But there are some who think abandoning this culture is a good thing, and they have a point as well. In any case it's nice that we now have a way to temporarily abandon that culture, just for the fun of it.

Premium Chessgames Member
  Penguincw: 2 random questions I have about Chess960.

The first one has to do with castling rules. In standard chess, when castling takes place, the king can not be in check, castle through check or into check (along with other rules). However, for Chess960, is it possible for the rook to land in "check".

For example, take the following position:

click for larger view

For example, if the game opens with 1.e4 b6 2.Qd3 Ba6 3.Qg3 h6, is 4.0-0 here legal? I'm not saying it's a good move, but I'm asking if it's legal.

After 3...h6

click for larger view

Also, with this generator, is it possible to go from FEN to position number? Thanks. :)

Nov-05-14  FairyPromotion: <Penguincw> The position you gave is a transcendental chess position, and not a 960 one, since the starting position of pieces do not mirror each other. I'll assume you meant the white rook to be on on a1 and the bishop on c1, mirroring blacks position, while the black queen is on f1, and the king is on g1, mirroring whites position. Otherwise your variation doesn't work.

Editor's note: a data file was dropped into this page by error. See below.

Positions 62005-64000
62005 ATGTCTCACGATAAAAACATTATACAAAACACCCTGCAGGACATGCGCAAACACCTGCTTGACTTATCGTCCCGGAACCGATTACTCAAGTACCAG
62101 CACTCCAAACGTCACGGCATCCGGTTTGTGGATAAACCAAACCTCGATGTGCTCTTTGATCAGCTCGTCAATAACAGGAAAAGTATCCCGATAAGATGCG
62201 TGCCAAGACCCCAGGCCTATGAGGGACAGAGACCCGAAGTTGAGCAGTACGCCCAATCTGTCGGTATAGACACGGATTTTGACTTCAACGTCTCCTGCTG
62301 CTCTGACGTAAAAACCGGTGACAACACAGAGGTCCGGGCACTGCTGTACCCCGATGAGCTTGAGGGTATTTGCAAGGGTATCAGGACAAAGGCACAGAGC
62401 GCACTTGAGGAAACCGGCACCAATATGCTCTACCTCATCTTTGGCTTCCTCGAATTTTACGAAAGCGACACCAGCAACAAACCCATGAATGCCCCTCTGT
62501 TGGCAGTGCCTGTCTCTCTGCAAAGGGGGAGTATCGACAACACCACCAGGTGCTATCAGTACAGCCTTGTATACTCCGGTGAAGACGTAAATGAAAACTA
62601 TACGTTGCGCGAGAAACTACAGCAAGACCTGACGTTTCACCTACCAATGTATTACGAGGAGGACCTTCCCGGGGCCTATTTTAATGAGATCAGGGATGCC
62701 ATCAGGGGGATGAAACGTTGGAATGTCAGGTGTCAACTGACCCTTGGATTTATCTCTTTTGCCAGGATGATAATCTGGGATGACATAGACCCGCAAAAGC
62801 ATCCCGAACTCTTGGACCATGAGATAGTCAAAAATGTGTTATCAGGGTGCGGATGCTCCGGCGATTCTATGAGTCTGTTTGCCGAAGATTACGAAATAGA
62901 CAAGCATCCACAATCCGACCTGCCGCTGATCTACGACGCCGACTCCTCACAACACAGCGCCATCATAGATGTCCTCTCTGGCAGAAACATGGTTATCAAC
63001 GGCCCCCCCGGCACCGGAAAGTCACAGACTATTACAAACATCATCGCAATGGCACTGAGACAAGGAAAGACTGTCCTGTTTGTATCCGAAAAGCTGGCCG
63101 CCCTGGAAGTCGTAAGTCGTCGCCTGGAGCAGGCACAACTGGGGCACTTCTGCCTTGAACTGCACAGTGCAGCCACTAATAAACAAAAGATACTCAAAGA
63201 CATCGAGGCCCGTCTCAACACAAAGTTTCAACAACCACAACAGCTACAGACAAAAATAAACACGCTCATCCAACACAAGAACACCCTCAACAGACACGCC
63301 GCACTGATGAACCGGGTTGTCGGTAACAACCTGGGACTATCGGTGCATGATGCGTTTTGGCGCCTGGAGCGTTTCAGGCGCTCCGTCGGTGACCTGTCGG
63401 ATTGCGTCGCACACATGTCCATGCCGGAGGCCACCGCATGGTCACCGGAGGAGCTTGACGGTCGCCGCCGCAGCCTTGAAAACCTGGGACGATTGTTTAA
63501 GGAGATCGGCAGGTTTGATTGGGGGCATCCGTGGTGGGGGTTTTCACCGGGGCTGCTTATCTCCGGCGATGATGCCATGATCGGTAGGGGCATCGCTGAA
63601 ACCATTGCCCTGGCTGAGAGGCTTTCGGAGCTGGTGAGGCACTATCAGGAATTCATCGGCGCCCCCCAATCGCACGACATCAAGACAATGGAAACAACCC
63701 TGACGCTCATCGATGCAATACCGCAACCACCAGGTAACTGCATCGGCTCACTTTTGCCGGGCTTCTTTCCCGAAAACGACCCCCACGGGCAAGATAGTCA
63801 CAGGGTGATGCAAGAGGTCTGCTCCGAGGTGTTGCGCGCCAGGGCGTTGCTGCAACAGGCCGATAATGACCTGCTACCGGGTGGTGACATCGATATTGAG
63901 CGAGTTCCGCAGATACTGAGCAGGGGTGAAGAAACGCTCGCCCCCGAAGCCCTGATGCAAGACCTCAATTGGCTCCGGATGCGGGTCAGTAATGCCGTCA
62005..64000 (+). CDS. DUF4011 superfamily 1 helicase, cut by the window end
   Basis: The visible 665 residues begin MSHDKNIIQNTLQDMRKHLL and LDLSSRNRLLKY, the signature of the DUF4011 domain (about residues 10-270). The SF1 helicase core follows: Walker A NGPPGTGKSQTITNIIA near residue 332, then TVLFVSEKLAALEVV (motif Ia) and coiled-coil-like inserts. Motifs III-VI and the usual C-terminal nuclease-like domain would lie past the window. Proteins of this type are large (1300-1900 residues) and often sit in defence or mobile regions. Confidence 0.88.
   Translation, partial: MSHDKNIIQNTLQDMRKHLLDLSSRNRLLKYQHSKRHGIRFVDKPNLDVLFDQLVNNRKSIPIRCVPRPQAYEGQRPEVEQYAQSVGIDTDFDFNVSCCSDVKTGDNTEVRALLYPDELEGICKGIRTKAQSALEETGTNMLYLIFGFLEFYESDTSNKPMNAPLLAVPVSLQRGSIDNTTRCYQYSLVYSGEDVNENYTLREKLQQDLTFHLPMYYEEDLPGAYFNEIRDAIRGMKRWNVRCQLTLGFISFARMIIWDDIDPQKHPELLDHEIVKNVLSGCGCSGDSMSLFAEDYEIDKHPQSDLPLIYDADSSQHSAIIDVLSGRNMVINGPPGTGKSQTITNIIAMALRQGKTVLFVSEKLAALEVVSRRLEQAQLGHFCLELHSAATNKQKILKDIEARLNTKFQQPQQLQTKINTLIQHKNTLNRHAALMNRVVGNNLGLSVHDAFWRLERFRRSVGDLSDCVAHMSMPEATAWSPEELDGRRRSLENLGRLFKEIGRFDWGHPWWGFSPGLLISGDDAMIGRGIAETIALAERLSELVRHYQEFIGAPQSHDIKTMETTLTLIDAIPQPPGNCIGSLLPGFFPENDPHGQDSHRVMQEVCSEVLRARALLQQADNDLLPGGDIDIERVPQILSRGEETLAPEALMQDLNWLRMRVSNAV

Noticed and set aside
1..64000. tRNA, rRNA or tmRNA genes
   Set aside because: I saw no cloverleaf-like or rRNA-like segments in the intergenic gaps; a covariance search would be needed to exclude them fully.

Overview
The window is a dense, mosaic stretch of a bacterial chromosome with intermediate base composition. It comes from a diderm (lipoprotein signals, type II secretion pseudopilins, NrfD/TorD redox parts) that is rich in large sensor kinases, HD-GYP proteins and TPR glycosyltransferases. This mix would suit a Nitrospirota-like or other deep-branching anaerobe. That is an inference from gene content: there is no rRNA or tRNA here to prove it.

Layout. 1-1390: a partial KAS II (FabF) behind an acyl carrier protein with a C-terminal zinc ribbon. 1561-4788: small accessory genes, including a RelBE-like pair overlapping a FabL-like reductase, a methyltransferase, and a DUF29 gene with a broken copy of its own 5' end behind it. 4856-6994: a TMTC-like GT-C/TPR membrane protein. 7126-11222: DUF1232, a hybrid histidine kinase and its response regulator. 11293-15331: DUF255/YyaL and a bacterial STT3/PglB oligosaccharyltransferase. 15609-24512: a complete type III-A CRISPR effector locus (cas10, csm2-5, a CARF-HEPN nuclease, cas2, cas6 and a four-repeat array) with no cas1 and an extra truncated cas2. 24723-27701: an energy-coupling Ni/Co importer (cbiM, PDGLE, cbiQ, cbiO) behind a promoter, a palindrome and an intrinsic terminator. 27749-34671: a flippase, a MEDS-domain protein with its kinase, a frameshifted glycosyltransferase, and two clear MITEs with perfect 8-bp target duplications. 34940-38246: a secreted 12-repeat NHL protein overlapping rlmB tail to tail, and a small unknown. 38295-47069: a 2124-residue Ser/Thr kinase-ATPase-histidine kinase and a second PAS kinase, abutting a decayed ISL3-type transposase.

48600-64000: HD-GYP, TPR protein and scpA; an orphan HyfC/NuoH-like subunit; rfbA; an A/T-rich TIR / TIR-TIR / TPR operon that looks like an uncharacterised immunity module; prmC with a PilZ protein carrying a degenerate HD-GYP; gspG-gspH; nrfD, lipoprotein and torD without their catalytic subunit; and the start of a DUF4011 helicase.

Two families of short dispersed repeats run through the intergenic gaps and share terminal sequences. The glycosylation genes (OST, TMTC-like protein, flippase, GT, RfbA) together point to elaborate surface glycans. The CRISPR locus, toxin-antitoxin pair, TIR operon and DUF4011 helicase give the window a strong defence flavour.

click for larger view

Now to answer your question, to my understanding the castling on the position after 1.e4 b6 2.Qd3 Ba6 3.Qg3 h6 is legal, as the king does not pass through the attacked f1 square. The rooks movement is irrelevant AFAIK, just like in regular chess. *

*- Ok, as I was typing that I remembered that my GUI <Arena 3.0> has the Chess 960 option. I played the line, and it allows castling in that position. :-)

As for your second question, I don't think that's possible with this generator, nor there is a standardized numbering for starting positions in Fischerrandom. Here the position you gave is #27, while in my GUI it's #437.

Hope this was helpful! :-)

Premium Chessgames Member
  Penguincw: < I'll assume you meant the white rook to be on on a1 and the bishop on c1, mirroring blacks position, while the black queen is on f1, and the king is on g1, mirroring whites position. >

Yes. When I saw the position given on the board, I just changed a couple of white pieces, without changing any black pieces. :)

< Hope this was helpful! :-) >

Yes it was. Thank you very much. :)